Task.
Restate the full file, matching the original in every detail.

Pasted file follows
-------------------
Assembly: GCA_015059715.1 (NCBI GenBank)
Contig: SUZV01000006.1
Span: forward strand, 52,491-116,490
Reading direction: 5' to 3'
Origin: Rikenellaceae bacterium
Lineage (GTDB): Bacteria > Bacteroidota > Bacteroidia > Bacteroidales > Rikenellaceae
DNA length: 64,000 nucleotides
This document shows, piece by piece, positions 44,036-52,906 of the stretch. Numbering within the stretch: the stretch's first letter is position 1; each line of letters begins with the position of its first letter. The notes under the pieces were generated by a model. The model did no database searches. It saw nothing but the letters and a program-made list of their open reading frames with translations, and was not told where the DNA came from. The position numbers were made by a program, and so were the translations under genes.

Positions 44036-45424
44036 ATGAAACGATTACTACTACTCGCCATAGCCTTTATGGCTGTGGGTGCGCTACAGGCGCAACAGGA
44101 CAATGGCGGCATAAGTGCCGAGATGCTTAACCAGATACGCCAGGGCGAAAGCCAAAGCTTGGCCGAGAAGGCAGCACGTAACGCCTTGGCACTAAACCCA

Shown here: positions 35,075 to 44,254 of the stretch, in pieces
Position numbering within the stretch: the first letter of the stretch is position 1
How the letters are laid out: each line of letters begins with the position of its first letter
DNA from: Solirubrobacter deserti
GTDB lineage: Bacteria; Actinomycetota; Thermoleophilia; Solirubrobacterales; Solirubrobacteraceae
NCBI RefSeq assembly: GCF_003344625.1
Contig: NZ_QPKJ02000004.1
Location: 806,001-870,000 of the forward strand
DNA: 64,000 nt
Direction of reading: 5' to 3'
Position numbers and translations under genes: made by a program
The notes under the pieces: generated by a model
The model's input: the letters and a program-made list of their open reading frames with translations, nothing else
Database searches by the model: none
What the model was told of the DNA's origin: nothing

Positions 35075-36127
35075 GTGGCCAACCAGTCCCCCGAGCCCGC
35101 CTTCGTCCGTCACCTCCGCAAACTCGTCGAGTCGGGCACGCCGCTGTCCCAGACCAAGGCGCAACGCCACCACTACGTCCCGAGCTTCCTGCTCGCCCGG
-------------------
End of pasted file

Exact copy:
Assembly: GCA_015059715.1 (NCBI GenBank)
Contig: SUZV01000006.1
Span: forward strand, 52,491-116,490
Reading direction: 5' to 3'
Origin: Rikenellaceae bacterium
Lineage (GTDB): Bacteria > Bacteroidota > Bacteroidia > Bacteroidales > Rikenellaceae
DNA length: 64,000 nucleotides
This document shows, piece by piece, positions 44,036-52,906 of the stretch. Numbering within the stretch: the stretch's first letter is position 1; each line of letters begins with the position of its first letter. The notes under the pieces were generated by a model. The model did no database searches. It saw nothing but the letters and a program-made list of their open reading frames with translations, and was not told where the DNA came from. The position numbers were made by a program, and so were the translations under genes.

Positions 44036-45424
44036 ATGAAACGATTACTACTACTCGCCATAGCCTTTATGGCTGTGGGTGCGCTACAGGCGCAACAGGA
44101 CAATGGCGGCATAAGTGCCGAGATGCTTAACCAGATACGCCAGGGCGAAAGCCAAAGCTTGGCCGAGAAGGCAGCACGTAACGCCTTGGCACTAAACCCA

Shown here: positions 35,075 to 44,254 of the stretch, in pieces
Position numbering within the stretch: the first letter of the stretch is position 1
How the letters are laid out: each line of letters begins with the position of its first letter
DNA from: Solirubrobacter deserti
GTDB lineage: Bacteria; Actinomycetota; Thermoleophilia; Solirubrobacterales; Solirubrobacteraceae
NCBI RefSeq assembly: GCF_003344625.1
Contig: NZ_QPKJ02000004.1
Location: 806,001-870,000 of the forward strand
DNA: 64,000 nt
Direction of reading: 5' to 3'
Position numbers and translations under genes: made by a program
The notes under the pieces: generated by a model
The model's input: the letters and a program-made list of their open reading frames with translations, nothing else
Database searches by the model: none
What the model was told of the DNA's origin: nothing

Positions 35075-36127
35075 GTGGCCAACCAGTCCCCCGAGCCCGC
35101 CTTCGTCCGTCACCTCCGCAAACTCGTCGAGTCGGGCACGCCGCTGTCCCAGACCAAGGCGCAACGCCACCACTACGTCCCGAGCTTCCTGCTCGCCCGG